Improve your web site with Google Analytics


by Gina Trapani

In my ten years of building web sites, I’ve tried practically every free web site stats analyzer under the sun – and none has come close to the utility, richness and depth of Google Analytics. Formerly pay-for, commercial product Urchin, Google’s on the road to making Analytics free for any web publisher with a Google Account. Using the data Google Analytics provides, you can make informed editorial, navigational and page design decisions to boost your site’s traffic and effectiveness.

Google Analytics has tons of features that could fill a series of articles, but today I’ll just point out a few of the useful ones that can help you improve your web site and find out more about your


To get set up, sign into Google Analytics with your Google Account. You may have to enter your email address and wait for an invitation, but it’s so worth it.

Once you’ve got your account set up, to get Google Analytics tracking your site’s pageviews, drop a snippet of javascript onto your site’s pages (much like Sitemeter.) This is really convenient for folks
who don’t have access to their web server’s logs; though it does require some trickery for webmasters with a site made up of static pages. If you’re a blogger, just include the Google Analytics code into
all your blogging software’s templates.

Slice and dice any report by date

While most stats packages only let you view information by month, year or week, with Google Analytics you can set custom start and end dates. Click on the date range button and choose your date range before viewing any report.


Click on “Apply Range” to set all the reports and charts you’re currently viewing to the new date range.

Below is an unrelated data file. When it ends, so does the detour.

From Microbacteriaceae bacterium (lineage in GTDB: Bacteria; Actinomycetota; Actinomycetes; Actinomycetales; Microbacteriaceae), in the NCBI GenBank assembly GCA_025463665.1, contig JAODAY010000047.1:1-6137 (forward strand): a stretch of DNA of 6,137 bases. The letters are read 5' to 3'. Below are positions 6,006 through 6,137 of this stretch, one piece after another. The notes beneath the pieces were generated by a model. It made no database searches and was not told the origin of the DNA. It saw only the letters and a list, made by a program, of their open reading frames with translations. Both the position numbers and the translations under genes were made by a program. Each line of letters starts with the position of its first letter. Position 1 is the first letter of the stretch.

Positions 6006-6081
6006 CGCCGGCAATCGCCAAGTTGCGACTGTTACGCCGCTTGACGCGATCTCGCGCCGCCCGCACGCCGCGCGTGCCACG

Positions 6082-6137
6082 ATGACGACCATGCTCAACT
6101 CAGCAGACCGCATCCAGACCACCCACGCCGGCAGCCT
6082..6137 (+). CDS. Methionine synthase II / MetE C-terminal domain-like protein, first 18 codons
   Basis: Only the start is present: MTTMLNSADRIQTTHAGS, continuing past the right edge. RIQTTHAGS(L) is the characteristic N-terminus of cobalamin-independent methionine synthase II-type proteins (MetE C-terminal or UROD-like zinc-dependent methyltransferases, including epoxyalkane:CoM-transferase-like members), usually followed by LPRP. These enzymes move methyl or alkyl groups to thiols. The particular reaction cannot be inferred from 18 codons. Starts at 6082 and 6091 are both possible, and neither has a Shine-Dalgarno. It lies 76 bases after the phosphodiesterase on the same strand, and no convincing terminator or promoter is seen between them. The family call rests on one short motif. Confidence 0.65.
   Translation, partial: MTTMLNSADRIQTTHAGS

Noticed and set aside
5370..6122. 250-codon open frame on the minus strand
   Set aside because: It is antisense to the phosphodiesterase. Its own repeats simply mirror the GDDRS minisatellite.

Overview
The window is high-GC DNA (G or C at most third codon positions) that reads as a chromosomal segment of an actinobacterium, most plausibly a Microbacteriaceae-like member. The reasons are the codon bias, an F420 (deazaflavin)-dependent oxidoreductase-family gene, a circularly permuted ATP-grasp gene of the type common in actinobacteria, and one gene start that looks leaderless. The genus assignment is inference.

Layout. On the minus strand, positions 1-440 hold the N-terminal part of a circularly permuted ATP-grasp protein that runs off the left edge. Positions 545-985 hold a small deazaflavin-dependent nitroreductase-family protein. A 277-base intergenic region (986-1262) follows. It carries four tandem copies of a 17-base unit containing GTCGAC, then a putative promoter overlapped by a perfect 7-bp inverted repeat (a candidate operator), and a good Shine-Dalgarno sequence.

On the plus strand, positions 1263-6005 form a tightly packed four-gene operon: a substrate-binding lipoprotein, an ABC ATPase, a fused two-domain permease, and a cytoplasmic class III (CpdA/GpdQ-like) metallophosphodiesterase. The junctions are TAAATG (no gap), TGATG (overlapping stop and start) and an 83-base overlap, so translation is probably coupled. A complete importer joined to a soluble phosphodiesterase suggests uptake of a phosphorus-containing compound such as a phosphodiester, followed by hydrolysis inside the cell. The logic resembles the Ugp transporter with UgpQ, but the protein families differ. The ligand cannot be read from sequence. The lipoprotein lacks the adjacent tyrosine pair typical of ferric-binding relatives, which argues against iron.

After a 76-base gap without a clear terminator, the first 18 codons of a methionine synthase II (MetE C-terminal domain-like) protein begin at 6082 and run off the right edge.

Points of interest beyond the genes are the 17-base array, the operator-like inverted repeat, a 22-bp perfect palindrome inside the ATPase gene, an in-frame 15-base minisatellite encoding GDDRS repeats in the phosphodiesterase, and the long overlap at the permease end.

Top content

As a blogger my favorite Google Analytics report is called “Top Content,” located in the “Content Optimization” > “Content Performance” menu under “All Reports.”

Here you can see the most popular pages (for a blogger, posts) on your site. The “Content By Title” report does the same, but instead of showing URLs it shows you the page titles that are most popular. (Bloggers, make your permalink page titles your post titles, for Google juice AND the ability to see a list of your most popular posts in this report.)


Filter content by title

While that top content report comes in one form or another with most web stats packages, with Google Analytics you can filter by keywords in the page title.

For example, if I wanted to see the pageviews/unique visitor numbers for all of my feature articles, in the “Content by Title” report, I’d enter “Geek to Live” in the “Filter by” input box at the top right.


In fact, Wendy, Adam and I have a little friendly competition going using this report – “Hack Attack” versus “Technophilia” versus “Geek to Live”‘s numbers in Google Analytics. (As you can see in the
image above, Adam’s cleaning up! For now. 😉 )

Site Overlay click map

Another neat feature of Google Analytics is the “Site Overlay” report (under “Content Optimization”, “Navigational Analysis.” This shows you exactly where your site’s visitors click with a little
percentage bar that appears next to each link on your site’s pages. This feature is pretty slow – and ineffective for a blogger’s constantly-changing front page, but it is a nice way to see what your
visitors are clicking on in the sidebar.


Web design parameters

Finally, if you’re planning a site redesign and wondering what screen resolution your visitors mostly have, or if they have Flash installed, or what their favorite browser is, check out the reports
under “Web design parameters” for all that invaluable information and more.

Speaking of, Lifehacker readers love Firefox!


I’ve only scratched the surface of what you can do with Google Analytics. For more, check out Google’s own tour of Analytics features.

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